NFL Draft 2019: 49ers do not shy away from players with injury history

NFL Draft 2019: 49ers do not shy away from players with injury history

One of the first moves of the 49ers’ offseason was to restructure the way the organization deals with injuries and rehabilitation.

But the organization is certainly not shying away from players with histories of injuries or those who are currently attempting to return from conditions that kept them off the field last season.

After re-signing defensive back Jimmie Ward and going out to get linebacker Kwon Alexander (ACL) and cornerback Jason Verrett (Achilles) as free agents, the 49ers’ eight-player draft class consists largely of players who missed significant time in their college careers due to physical conditions.

The 49ers selected players who, general manager John Lynch pointed out, play hard and are physical. The 49ers' top three selections were Ohio State defensive end Nick Bosa, South Carolina wide receiver Deebo Samuel and Tennessee running back-turned-Baylor wide receiver Jalen Hurd.

“(They are) just very physical football players,” Lynch said. “So the brand of football they play sometimes will lend to that. But we are going to work with them to try to keep them all healthy, and we really like those guys we got.”

[RELATED: What scouts say about the 49ers' draft class]

First round, DE Nick Bosa

His senior year of high school was cut short due to an ACL injury. Then, when he appeared to be on his way to a monster junior year at Ohio State, Bosa went down in the third game with a bilateral core muscle injury.

He underwent season-ending surgery on his groin-lower abdomen area, and is now fully recovered. Bosa went through all the workouts at the NFL Scouting Combine.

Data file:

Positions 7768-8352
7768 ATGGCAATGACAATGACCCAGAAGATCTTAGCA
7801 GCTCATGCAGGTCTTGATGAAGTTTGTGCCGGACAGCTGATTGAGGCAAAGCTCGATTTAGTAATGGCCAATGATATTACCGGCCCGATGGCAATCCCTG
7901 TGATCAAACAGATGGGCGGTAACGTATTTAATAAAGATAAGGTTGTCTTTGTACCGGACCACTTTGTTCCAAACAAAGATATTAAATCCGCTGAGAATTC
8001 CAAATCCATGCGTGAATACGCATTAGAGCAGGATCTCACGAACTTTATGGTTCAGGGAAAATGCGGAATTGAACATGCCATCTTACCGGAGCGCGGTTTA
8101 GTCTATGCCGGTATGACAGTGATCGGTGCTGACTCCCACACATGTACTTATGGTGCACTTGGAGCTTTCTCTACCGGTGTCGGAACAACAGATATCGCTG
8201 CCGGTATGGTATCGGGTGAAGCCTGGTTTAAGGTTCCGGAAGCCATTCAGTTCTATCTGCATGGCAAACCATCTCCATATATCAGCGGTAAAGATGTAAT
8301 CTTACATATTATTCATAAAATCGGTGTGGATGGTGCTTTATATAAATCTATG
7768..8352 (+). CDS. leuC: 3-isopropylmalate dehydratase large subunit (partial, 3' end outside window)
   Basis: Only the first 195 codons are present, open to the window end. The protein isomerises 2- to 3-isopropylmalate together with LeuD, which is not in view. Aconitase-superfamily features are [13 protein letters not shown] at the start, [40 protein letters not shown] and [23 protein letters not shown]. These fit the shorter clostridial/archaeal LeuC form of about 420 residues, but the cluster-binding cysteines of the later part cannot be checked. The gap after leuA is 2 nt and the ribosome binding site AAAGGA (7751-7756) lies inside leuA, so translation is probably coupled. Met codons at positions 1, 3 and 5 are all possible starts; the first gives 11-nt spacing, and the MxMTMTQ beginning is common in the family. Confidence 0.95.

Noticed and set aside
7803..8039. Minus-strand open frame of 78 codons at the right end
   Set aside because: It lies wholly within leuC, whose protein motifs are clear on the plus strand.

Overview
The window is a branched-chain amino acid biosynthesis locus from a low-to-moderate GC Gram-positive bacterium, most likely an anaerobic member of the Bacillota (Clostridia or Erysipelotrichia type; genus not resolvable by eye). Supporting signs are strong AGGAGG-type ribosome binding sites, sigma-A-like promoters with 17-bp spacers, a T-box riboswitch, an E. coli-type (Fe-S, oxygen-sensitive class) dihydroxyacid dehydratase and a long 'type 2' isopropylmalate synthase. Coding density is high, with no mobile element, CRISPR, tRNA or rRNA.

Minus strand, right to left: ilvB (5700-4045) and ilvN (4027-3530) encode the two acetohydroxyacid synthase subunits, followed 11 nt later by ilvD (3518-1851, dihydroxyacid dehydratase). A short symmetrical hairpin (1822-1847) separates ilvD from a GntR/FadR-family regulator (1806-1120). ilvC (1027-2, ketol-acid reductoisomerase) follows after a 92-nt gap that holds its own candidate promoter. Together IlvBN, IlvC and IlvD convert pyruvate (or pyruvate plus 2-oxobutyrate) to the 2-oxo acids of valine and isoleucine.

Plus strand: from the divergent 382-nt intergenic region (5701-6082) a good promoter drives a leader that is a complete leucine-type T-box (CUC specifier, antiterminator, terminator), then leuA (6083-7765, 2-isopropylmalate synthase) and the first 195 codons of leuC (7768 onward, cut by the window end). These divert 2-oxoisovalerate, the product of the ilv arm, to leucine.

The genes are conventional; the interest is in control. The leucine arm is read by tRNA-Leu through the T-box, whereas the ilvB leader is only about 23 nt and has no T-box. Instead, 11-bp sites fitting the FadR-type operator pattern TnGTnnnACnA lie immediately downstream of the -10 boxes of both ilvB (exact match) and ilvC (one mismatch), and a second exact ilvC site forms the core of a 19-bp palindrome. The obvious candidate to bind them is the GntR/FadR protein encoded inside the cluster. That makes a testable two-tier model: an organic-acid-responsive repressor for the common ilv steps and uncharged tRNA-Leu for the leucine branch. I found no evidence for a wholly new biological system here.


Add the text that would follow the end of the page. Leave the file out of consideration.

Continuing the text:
“This is one of the injuries that once you get it fixed, it’s pretty guaranteed to be good,” Bosa said in February.

Second round, WR Deebo Samuel

The hard-charging wide receiver missed time his first two seasons of college football with significant hamstring injuries.

As a junior, he sustained a season-ending fractured left lower leg in the third game of the season. He rebounded from that injury with a strong senior year.

Third round, WR Jalen Hurd

Hurd, who stands 6-foot-4 ¾, got beat up in his first three college seasons as a running back at Tennessee.

Having already undergone two shoulder surgeries, Hurd was playing through an ankle injury as a junior when he sustained a concussion. He sat out the final four games of that season before transferring to Baylor and switching positions.

Hurd underwent knee surgery in December to repair torn meniscus cartilage. It’s unclear whether he will participate in the team’s rookie minicamp practices Friday through the weekend.

“We’ve got good medicals on them,” Lynch said of the reports he received from the team’s medical staff on Samuel and Hurd.

Fifth round, LB Dre Greenlaw

Greenlaw missed three games as a senior due to a right ankle injury. He said he willed himself to play in his final Arkansas home game after missing time leading up to that point.

“I could have broke my foot and I still would have been playing,” Greenlaw told the media. “Being a Razorback means that much to me and being out there with my teammates that have been here trying to get this win. I wouldn’t have missed it for anything.”

Greenlaw sat out six games as a sophomore in 2016 after undergoing foot surgery.

Sixth round, TE Kaden Smith

Smith was unavailable for the final three games of his Stanford career due to a foot injury. After turning pro, he ran the second-slowest 40-yard dash time among the tight ends at the NFL Scouting Combine.

Sixth round, CB Tim Harris

His career at Virginia began in 2013. He saw action in six different seasons of college football, receiving medical redshirts for the 2016 and ’17 seasons. He dealt with shoulder issues in 2015 and ’16, then sustained a fractured wrist in his first game of 2017.

“When you're that talented and you're in the sixth round, there's something there as to why everyone is not drafting him,” Lynch said, referring to Harris’ extensive history of injuries.

“But at some point you have to trust your medical staff that we're comfortable with where he's at, and we were comfortable with where he's at and where we were at in the draft.”

The other two members of the 49ers' draft class are Utah punter Mitch Wishnowsky, 27, who stopped playing Australian Rules Football at 18 due to shoulder injuries, and Vanderbilt tackle Justin Skule, who ended his college career with a streak of 40 consecutive starts.